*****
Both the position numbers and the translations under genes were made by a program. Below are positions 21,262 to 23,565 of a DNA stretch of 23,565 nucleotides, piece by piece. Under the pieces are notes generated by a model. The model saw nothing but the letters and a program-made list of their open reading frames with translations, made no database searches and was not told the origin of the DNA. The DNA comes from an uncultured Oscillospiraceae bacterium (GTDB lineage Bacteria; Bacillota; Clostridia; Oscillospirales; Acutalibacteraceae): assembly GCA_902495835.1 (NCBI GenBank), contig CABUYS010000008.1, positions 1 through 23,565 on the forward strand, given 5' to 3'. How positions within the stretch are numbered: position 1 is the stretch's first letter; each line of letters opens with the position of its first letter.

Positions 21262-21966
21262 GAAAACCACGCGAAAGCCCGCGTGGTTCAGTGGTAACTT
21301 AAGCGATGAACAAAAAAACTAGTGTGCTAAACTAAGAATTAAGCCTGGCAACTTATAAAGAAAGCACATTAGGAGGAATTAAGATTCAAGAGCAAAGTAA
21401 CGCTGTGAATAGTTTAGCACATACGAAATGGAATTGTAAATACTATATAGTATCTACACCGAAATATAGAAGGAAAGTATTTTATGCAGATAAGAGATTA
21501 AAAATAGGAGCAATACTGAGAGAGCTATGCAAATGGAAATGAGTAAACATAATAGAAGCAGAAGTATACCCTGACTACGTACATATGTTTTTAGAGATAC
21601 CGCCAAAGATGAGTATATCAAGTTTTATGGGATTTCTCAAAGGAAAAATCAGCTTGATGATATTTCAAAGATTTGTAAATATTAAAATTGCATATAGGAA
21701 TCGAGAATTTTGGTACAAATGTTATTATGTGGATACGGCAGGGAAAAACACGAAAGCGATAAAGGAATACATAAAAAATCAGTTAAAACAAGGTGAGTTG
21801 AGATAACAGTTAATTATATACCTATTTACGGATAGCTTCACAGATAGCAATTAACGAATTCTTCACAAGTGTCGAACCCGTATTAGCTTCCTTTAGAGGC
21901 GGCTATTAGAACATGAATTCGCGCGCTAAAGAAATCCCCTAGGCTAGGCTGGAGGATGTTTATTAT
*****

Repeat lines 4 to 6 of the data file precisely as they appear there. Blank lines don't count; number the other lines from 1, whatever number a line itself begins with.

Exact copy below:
21301 AAGCGATGAACAAAAAAACTAGTGTGCTAAACTAAGAATTAAGCCTGGCAACTTATAAAGAAAGCACATTAGGAGGAATTAAGATTCAAGAGCAAAGTAA
21401 CGCTGTGAATAGTTTAGCACATACGAAATGGAATTGTAAATACTATATAGTATCTACACCGAAATATAGAAGGAAAGTATTTTATGCAGATAAGAGATTA
21501 AAAATAGGAGCAATACTGAGAGAGCTATGCAAATGGAAATGAGTAAACATAATAGAAGCAGAAGTATACCCTGACTACGTACATATGTTTTTAGAGATAC